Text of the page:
In October, my crazy friend, Marc, and I will be running a marathon! To build the stamina to run 26.2 miles we started training months ago. I underestimated how much of my time and energy this consumes. We meet early mornings, usually around 5 a.m., for long runs.
Some mornings, it’s rainy. Or cold. Most mornings, my bed feels so cozy and the thought of hitting the pavement sounds ridiculous! However, I know in the end, the discipline will pay off when we cross the finish line.
In order to keep our minds off the pain of running, Marc and I usually talk about a number of our favorite things, but rarely do we talk about spiritual disciplines. Although lately I’ve been thinking a lot about fasting, which is weird since training for a marathon means I should probably be eating more food. 🙂
However, there are a number of different ways to fast – with refraining from media outlets andbeing quite common. But regardless of what the fast is about, they all make me uncomfortable. I told this to Marc, a relatively new Christian, and his response stunned me.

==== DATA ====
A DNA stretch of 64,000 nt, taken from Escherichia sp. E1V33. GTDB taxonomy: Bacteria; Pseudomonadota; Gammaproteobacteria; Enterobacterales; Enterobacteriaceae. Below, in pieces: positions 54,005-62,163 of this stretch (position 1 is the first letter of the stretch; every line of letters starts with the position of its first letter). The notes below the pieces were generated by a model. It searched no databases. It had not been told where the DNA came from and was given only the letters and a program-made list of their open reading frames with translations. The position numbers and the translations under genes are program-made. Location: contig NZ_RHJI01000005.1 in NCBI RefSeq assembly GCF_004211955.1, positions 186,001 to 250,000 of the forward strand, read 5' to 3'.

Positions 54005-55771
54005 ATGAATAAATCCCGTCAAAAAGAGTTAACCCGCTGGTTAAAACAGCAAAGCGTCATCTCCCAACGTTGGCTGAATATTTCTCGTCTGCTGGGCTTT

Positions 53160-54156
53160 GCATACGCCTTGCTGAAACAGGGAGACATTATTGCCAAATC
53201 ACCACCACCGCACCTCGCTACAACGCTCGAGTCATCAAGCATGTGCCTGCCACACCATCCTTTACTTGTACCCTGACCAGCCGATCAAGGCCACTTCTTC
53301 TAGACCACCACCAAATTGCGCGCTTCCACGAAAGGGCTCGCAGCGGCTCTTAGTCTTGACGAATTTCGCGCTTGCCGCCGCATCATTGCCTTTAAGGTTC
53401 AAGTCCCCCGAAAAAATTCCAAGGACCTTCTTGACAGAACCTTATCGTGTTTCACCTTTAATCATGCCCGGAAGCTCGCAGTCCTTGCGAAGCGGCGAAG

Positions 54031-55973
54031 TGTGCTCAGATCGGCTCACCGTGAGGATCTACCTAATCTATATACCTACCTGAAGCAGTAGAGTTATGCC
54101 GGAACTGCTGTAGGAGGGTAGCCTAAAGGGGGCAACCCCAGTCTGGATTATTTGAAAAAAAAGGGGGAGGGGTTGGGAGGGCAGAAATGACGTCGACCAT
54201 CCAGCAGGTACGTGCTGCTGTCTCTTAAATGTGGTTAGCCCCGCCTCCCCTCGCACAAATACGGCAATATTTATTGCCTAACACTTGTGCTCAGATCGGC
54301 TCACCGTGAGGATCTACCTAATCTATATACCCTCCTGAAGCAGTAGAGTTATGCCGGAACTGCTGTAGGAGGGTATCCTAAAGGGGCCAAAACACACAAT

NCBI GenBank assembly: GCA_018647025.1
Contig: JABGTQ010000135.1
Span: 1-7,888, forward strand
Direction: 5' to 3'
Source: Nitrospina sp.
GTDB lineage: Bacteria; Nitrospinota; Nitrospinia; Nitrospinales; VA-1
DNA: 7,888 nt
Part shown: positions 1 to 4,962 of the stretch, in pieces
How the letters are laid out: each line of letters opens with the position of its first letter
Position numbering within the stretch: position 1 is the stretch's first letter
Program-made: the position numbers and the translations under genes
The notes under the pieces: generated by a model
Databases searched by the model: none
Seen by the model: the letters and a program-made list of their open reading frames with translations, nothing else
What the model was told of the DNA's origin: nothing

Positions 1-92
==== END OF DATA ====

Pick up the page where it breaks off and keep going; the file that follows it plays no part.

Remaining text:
“Well, I don’t understand fasting. Jesus Christ died on the cross for me, and in return, I’m supposed to give up Starbucks? Seems like we’re missing the point.”
Whoa! Instantly, I was humbled.
When I fast, I usually chose something that won’t necessarily bother me too much… like abstaining from Starbucks or Facebook. Marc and I discussed the issue of fasting for the next couple of miles. We compared it to our marathon training.
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I realize that much like my marathon training prepares my physical body for the task ahead of me, Christian fasting is a discipline for the soul. By fasting, I make a conscious decision to sacrifice comfort to draw closer to the heart of Christ. Fasting allows us the privilege of sharing in His suffering.
After a couple of miles, I realized that maybe my problem with fasting is that I was missing the point all along. As with all things that are difficult, such as fasting or marathon training, there is also so much joy to be found.
May we challenge ourselves today to pray about a way we can experience the discipline of Christian fasting, and in doing so, enter into the presence of our God.